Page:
There have already been some tech entries in the medical marijuana business, but the recent push is occurring because mainstream companies are becoming less fearful of running afoul of the federal prohibition against the sale or possession of marijuana. While there is no question there was always money to be made, these successful companies did not want to be accused of being part of a criminal conspiracy, which by the strictest legal sense is what they would be doing and technically still are.
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In today’s world, medical marijuana may be much needed medicine to many sick patients, while to others it is very much a business – and a profitable one at that, for at least those who are running a successful operation.

money-problems.jpgHowever, as with any business, there are various ways to measure success. For some smaller companies, net earnings are the true benchmark of performance. In other words, the amount of money an owner can deposit in his or her personal bank account each month is the measure of success. For some large companies, especially publicly traded ones, year over year growth and efficiencies may be the gold standard of whether a business is doing well. At the same time, others will only focus on individual figures, such as return on investment (ROI) and monetization, even if that involves troublesome over-valuation.

According to a recent news feature from Forbes, owners of medical marijuana businesses are finding it hard to find an accurate measure of success. Part of the problem deals with a potentially inaccurate public perception of how the industry operates. Many people seem to think the vast majority of medical marijuana dispensaries are reaping huge profits. Essentially, people believe if that if you grow a few plants, the money will come hand over fist. However, as the article points out, those in the medical cannabis industry face a variety of problems those in traditional retail sectors never have to worry about.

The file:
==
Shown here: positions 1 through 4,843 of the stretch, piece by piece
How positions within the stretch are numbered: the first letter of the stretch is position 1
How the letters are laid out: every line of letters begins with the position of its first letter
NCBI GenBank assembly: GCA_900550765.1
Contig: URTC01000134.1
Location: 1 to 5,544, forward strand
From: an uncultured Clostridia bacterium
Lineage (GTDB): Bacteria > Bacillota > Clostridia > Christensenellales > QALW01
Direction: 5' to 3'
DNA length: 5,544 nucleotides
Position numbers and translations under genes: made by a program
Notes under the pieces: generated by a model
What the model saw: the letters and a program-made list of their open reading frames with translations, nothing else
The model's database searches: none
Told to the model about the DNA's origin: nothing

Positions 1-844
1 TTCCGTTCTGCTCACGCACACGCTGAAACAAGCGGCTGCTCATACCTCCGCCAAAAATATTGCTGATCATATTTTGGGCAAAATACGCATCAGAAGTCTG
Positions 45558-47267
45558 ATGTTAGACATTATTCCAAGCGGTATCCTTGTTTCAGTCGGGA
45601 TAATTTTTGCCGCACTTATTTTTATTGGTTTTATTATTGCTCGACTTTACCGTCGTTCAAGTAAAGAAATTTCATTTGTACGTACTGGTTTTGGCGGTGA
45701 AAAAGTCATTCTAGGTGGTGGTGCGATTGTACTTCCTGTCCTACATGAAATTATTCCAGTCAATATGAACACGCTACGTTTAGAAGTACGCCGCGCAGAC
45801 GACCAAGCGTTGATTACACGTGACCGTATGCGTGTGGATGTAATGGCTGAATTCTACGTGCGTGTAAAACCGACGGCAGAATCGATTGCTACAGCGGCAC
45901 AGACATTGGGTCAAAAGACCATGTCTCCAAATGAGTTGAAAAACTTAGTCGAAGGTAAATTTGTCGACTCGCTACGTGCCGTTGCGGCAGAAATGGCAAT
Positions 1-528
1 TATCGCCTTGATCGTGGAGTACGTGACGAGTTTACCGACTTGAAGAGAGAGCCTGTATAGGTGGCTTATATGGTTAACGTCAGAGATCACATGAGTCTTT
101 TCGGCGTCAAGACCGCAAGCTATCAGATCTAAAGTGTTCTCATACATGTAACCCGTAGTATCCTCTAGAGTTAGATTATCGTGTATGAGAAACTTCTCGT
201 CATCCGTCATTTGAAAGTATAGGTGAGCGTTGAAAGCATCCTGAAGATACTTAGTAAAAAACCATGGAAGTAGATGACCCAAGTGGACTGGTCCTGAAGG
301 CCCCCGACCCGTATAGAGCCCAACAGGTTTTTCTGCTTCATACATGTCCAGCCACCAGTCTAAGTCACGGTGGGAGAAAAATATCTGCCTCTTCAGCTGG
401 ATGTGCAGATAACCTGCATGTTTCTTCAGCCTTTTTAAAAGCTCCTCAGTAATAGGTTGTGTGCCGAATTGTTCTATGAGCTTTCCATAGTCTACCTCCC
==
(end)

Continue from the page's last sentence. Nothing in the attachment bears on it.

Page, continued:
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According to a recent article from, the director of New Jersey’s medical marijuana program has resigned his position. This occurred approximately three-and-a-half years after he was hired with much official and popular support. His resignation was handled much more quietly and was confirmed in a health department release.

cannabisflower1.jpgThe now former program director was a 26-year veteran of the state police and is said to be relocating with his family following his resignation. The medical marijuana program’s second in charge has been placed in the position of acting director until a suitable replacement can be found.

During his tenure with the state’s medical marijuana program, his agency faced opposition and constant attack from various groups. On some occasions, it was patients who were upset with the program. In other instances, it was dispensary owners who felt they could not function with the state’s burdensome laws and regulations. He even faced a lawsuit from a physician and patient on grounds the state was initially dragging out implementation of medical marijuana laws since they were created in 2010.
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The benefits of marijuana in treating depression, anxiety, and other symptoms of PTSD are being studied nationwide. Medical researchers have long suspected a link between the possible benefits of marijuana treatments for PTSD, but have not had the financial support or government approval to succeed in any long-term or extensive study. Now Colorado has offered nearly $8 million in grant funding for medical marijuana research. Researchers are hoping to determine whether marijuana could be a potential solution for veterans and other victims of post-traumatic stress disorder.


A researcher from Perelman School of Medicine is coordinating several studies to investigate how marijuana can mitigate the symptoms of PTSD. The studies have been made possible, in-part, because of a $7.6 million grant from the state of Colorado. Nationwide, legislators, public health officials, and marijuana activists have come to know that there isn’t significant research on marijuana to help inform regulatory or policy initiatives. Many governments want to implement research, and yet, they are hindered by federal laws that still classify marijuana as a Schedule 1 drug, with no medicinal value.